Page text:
His beer hall baying — “Send them all home: Close the parties, take away their money, immediately…” — descends from the hammer-wielding rhetoric of the Communist daily Lotta Continua (“Endless Struggle”) whose 1960s editorial writers, channeling doses of Marx and Robespierre, helped shape Grillo’s message. Anything but a purge was a sell-out.

Bellicose rhetoric made sense when Italy’s rich-poor divide was deeper and the Vatican-state relationship stronger, but makes less sense now, in a center-left leaning political environment more hospitable to the introduction of direct elections, conflict of interest reform, and media subsidy cutbacks. Rarely has a newborn political movement been in a better position to force stubborn parties substantively redesign themselves.

But redesign isn’t in Grillo’s playbook (or in that of his éminence grise partner, blog-building businessman Roberto Casaleggio). He seeks a humbling payback that puts parties on their haunches, hoping further fireworks deepens resentment and eventually give his movement a chance to govern outright — pollsters now put Grillo’s movement at 29 percent, a three point gain since the election. Stripped of face-saving devices – bella figura — discomfited mainstream politicians are scheming ways to limit the damage when Italy next goes to the polls, probably in the next few months.

Grillo’s prospective center-left allies (though he acknowledges none) are cornered and scornful. The feel-good egalitarianism of “citizen state” approach has been tempered by concerns about the movement’s cult-like dimension. “The goal,” Grillo told Time Magazine, “is to extinguish ourselves,” not a political strategy, he explained, “but a view of the world. It’s not substituting one political class with another.”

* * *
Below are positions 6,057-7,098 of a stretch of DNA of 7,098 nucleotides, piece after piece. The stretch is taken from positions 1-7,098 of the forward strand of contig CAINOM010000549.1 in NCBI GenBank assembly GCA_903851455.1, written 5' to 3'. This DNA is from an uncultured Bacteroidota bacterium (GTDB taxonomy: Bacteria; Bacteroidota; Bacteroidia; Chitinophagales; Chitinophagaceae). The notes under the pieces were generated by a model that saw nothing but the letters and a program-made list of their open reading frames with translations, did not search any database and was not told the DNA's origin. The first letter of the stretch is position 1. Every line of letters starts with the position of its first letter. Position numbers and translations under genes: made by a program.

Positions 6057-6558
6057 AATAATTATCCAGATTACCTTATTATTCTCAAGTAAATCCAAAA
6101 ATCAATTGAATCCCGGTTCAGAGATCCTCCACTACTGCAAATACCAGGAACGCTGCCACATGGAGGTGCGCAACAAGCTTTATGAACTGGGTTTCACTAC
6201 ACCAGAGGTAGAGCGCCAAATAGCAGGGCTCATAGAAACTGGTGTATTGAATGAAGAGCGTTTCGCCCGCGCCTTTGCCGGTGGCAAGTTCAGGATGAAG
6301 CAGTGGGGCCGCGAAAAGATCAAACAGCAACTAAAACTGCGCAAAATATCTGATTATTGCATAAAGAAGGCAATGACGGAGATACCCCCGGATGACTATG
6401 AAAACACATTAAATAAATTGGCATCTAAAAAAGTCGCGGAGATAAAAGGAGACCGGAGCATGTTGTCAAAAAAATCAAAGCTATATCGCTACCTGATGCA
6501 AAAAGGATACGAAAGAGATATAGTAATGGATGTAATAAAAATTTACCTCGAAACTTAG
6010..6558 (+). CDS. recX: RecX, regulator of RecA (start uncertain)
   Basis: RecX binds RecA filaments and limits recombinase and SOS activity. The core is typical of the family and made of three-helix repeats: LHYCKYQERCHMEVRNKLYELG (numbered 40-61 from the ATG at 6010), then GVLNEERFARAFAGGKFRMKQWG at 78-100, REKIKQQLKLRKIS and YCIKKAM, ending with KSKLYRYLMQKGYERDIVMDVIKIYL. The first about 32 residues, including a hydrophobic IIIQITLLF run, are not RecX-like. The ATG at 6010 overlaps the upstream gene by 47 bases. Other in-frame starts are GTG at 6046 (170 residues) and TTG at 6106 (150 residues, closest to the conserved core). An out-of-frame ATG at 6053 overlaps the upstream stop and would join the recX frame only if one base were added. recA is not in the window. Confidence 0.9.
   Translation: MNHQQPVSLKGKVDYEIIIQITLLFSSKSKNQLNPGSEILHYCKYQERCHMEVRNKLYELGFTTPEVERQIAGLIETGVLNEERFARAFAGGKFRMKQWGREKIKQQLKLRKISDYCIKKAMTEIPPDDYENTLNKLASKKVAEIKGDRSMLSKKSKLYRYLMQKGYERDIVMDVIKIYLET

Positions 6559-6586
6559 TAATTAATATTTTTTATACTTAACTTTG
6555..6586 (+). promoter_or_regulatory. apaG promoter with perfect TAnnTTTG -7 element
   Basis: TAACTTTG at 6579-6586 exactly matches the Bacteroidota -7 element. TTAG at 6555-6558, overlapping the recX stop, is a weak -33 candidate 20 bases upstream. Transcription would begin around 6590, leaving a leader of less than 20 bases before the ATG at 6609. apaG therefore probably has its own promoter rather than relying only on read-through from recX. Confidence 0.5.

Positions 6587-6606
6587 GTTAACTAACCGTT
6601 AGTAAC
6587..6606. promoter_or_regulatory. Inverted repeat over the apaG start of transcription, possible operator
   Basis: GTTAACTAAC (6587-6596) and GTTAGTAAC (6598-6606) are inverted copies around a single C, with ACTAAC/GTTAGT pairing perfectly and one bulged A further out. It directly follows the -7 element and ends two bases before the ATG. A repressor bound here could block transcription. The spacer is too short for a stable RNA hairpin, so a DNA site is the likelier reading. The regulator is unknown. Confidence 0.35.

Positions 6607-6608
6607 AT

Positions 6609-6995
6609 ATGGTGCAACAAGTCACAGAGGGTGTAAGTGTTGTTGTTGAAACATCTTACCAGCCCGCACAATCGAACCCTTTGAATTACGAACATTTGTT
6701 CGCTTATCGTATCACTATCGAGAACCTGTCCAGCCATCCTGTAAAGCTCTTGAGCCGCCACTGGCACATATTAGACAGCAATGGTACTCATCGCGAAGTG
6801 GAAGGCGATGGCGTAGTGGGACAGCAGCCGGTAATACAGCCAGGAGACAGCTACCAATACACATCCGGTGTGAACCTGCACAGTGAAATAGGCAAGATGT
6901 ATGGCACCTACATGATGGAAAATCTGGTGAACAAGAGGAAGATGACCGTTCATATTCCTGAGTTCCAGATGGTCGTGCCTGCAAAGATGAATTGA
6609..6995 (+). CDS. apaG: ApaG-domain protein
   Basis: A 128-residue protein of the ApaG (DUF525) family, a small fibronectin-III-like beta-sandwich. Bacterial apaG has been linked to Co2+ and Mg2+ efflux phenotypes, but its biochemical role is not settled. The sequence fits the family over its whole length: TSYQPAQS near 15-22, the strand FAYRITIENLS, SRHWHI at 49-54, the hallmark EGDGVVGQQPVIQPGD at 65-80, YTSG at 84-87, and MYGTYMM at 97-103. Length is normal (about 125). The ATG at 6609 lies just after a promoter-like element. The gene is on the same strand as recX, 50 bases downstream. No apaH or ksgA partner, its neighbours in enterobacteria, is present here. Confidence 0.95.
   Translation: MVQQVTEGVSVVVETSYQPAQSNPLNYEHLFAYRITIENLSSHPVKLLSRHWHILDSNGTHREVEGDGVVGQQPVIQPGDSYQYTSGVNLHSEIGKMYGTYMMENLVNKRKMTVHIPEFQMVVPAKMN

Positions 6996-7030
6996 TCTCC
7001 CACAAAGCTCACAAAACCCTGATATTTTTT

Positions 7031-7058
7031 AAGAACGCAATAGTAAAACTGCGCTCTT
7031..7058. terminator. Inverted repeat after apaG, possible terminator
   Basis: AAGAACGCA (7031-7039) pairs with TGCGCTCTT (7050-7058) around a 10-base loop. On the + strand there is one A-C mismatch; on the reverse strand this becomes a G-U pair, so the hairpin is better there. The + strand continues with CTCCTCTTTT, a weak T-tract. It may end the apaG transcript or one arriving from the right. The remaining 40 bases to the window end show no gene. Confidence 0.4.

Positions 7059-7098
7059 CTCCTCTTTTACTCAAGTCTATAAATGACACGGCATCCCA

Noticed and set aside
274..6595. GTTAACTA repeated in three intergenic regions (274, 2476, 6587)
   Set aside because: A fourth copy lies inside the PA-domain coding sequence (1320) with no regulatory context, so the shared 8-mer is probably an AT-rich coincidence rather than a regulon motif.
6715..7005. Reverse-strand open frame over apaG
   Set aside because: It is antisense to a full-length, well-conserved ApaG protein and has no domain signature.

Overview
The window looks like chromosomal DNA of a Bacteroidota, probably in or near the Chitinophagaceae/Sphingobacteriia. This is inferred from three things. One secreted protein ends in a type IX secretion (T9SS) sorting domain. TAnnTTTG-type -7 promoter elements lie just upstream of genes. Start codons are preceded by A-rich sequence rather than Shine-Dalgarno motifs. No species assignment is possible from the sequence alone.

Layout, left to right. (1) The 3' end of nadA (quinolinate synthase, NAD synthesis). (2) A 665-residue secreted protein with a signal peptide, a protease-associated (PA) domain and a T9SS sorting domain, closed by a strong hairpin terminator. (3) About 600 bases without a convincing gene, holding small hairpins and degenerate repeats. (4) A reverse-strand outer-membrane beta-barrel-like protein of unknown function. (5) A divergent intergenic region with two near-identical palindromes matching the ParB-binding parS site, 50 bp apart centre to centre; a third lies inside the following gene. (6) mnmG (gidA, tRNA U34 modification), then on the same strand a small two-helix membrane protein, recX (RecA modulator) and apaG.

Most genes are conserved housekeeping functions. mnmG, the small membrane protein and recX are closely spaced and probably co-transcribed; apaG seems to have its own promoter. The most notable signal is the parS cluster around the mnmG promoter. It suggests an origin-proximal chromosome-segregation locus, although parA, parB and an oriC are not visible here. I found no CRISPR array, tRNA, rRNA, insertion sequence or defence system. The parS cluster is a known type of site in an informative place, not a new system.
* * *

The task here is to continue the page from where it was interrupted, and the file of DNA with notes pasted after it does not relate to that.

This Robespierre-like reset button — “Louis must die that the country may live!” — is the perfect rationalization for scorched earth transmissions that portray members of the existing order as the unshakable emissaries of a vague financial, corporate and religious cabal that over decades has worked to possess and ruin Italy (“There’s not much left to save,” says Grillo). It’s a neat notion shared by many, if only long-term conspiracies weren’t so rare — except online, where even rogue gossip, if constantly replenished, exudes “transparent” credibility.

Grillo says he exists in the likeness of an online nation peddled as a precursor to wired governance. If only web networking wasn’t the most sincere but also capricious form of personal communication so far let loose to rove the unregulated planet. In Italy, it’s a place where the talk radio rancor once limited to soccer debate can find a second adolescence in politics.

“Liberty,” wrote “reformer” Robespierre before the guillotine, “consists in the freedom to do everything which injures no one else.” — if only Grillo weren’t beginning to hurt.

About the Author:

Christopher P. Winner is a veteran American journalist and essayist who was born in Paris in 1953 and has lived in Europe for more than 30 years.